Biographer Larry Tye says Kennedy wasn't always the "hot-blooded liberal" we remember today. The transformation wasn't a "flip flop" he says, "he took things to heart in ways that few politicians do."
Writer John Birdsall firmly believes there is a queer aesthetic in modern food culture. He and other LBGT chefs discuss the role of sexual identity and race in the kitchen.
Dana I. Wolff's new novel digs up the story of infamous disease vector "Typhoid Mary" Mallon — it's a fun, fast read, but misses a rich opportunity to draw parallels to modern pandemic scares.
James Corden tells NPR's Ari Shapiro how he keeps having fun with "Carpool Karaoke." This story originally aired March 8 on All Things Considered.
The characters in Here Comes the Sun are working class women, struggling with money, sexuality and the pressures of tourism. It is a debut novel for Jamaican author Nicole Dennis-Benn.
Alex Gibney's new documentary, Zero Days, looks at the Stuxnet worm — a cyber weapon developed by the U.S. and Israel. Gibney talks to NPR's Ari Shapiro about the film and the future of cyber warfare.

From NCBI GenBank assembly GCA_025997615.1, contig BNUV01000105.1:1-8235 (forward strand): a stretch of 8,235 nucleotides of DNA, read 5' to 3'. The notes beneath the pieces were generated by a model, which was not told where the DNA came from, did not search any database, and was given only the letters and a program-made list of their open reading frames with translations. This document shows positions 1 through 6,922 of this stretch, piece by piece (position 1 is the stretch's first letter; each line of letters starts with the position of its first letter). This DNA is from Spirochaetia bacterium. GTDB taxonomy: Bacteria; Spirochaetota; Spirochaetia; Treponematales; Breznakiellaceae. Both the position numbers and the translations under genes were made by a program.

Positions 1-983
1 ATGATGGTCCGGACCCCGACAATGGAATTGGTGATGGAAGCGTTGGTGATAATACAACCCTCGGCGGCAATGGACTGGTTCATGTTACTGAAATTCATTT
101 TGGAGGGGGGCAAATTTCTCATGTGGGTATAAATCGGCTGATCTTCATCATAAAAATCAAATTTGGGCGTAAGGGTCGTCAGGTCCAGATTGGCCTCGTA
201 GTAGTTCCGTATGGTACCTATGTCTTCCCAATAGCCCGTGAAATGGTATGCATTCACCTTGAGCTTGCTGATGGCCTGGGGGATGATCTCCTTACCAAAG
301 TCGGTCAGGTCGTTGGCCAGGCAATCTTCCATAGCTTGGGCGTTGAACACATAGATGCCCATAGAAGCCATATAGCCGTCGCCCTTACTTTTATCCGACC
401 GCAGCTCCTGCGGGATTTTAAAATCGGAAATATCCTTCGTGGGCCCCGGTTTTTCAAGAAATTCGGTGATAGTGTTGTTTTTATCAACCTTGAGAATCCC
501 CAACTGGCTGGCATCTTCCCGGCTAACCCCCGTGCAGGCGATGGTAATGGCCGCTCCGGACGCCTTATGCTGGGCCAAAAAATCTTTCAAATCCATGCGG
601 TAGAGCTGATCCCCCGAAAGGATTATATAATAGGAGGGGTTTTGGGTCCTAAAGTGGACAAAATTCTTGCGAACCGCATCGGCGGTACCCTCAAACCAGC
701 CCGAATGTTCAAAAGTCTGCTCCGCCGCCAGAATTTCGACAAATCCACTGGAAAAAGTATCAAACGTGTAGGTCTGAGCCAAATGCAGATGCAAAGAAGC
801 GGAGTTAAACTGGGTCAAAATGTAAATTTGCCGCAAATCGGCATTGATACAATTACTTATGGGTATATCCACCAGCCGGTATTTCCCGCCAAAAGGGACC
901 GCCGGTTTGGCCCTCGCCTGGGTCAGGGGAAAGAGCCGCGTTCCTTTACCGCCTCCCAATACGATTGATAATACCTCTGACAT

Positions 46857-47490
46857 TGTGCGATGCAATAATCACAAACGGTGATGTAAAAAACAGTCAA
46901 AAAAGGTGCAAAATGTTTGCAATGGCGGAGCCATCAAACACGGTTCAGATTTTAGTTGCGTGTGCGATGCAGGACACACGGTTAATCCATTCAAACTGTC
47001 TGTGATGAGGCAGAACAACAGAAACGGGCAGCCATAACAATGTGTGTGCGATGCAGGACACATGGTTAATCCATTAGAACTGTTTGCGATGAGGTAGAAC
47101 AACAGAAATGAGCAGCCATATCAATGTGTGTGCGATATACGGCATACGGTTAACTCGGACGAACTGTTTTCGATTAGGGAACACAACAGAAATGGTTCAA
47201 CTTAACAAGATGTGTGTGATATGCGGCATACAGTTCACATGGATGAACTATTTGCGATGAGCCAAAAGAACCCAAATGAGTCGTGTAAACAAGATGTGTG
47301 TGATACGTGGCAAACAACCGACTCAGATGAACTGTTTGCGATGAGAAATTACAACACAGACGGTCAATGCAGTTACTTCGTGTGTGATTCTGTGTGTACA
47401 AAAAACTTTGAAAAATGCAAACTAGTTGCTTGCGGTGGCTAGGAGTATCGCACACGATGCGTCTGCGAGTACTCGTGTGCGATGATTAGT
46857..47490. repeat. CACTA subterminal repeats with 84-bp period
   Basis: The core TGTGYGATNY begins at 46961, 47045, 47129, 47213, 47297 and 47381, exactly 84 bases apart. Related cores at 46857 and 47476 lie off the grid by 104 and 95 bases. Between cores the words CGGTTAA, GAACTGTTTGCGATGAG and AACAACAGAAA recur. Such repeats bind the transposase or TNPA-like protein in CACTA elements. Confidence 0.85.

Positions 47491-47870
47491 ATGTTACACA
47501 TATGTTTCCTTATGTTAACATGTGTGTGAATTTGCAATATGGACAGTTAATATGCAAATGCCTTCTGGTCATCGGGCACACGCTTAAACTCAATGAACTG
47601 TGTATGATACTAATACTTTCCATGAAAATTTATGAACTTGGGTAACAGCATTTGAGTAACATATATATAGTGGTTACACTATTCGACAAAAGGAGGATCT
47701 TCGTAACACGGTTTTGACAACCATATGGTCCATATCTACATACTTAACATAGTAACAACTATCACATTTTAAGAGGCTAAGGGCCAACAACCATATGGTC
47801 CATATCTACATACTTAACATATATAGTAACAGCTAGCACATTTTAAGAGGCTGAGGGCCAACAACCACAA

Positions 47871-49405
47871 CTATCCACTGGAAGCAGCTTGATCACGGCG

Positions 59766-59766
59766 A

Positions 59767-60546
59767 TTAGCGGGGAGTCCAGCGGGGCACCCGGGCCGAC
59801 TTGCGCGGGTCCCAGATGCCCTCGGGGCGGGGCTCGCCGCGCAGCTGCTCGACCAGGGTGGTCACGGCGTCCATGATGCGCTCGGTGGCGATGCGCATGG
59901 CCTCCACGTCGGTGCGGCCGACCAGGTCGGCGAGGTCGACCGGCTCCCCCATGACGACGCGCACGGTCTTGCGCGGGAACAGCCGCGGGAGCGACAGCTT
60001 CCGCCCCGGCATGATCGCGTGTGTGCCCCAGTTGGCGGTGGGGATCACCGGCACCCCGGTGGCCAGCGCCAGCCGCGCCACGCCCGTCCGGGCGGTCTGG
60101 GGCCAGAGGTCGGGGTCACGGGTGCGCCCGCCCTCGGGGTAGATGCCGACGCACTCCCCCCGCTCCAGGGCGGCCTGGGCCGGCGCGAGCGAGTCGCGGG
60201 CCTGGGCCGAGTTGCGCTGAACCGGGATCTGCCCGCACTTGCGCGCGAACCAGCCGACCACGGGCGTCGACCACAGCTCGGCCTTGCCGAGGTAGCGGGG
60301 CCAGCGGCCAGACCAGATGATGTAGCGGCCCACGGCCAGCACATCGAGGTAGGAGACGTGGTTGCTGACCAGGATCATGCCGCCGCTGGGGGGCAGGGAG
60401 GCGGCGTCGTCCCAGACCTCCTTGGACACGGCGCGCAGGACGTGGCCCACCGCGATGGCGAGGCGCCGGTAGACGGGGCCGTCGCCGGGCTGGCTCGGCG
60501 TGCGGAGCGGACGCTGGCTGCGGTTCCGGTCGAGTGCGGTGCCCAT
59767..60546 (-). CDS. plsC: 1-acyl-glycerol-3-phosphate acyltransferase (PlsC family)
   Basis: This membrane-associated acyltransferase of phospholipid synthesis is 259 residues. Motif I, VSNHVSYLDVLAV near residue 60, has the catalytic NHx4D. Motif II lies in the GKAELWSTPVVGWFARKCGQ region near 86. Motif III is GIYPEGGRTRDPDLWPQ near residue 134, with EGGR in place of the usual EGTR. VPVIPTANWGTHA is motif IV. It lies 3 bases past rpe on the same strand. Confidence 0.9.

Blake's music is featured in the Broadway revival, Shuffle Along. Our tribute features live performances of his songs and interviews with pianist Dick Hyman, among others. Originally broadcast in '98.
Cimino received broad critical acclaim for the 1978 Vietnam War epic The Deer Hunter, which won five Oscars. He followed it up with Heaven's Gate, one of the most famous flops in film history.
The flavorful fruits originated in Central Asia; the wheat, in the Mideast. The lard? Courtesy of the Spanish. Spices came via the Banda Islands. Put them altogether for an all-American treat.
There was a time in the 1970s when the most-watched TV shows all had one thing in common: They were produced by Norman Lear. We've invited him to play a game that has nothing to do with any of that.
Carmen Herrera was making art in the '50s and '60s but her male counterparts were getting all of the attention. Now, she's still hard at work and finally getting some long overdue recognition.
Robin Ha's Cook Korean! uses brightly colored illustrations to break down the process of making dishes like acorn jelly salad or kimchi stew.
Coloring books are everywhere. Some kids and parents love them. Even grown-ups are getting in on the fun. But do they have any educational value?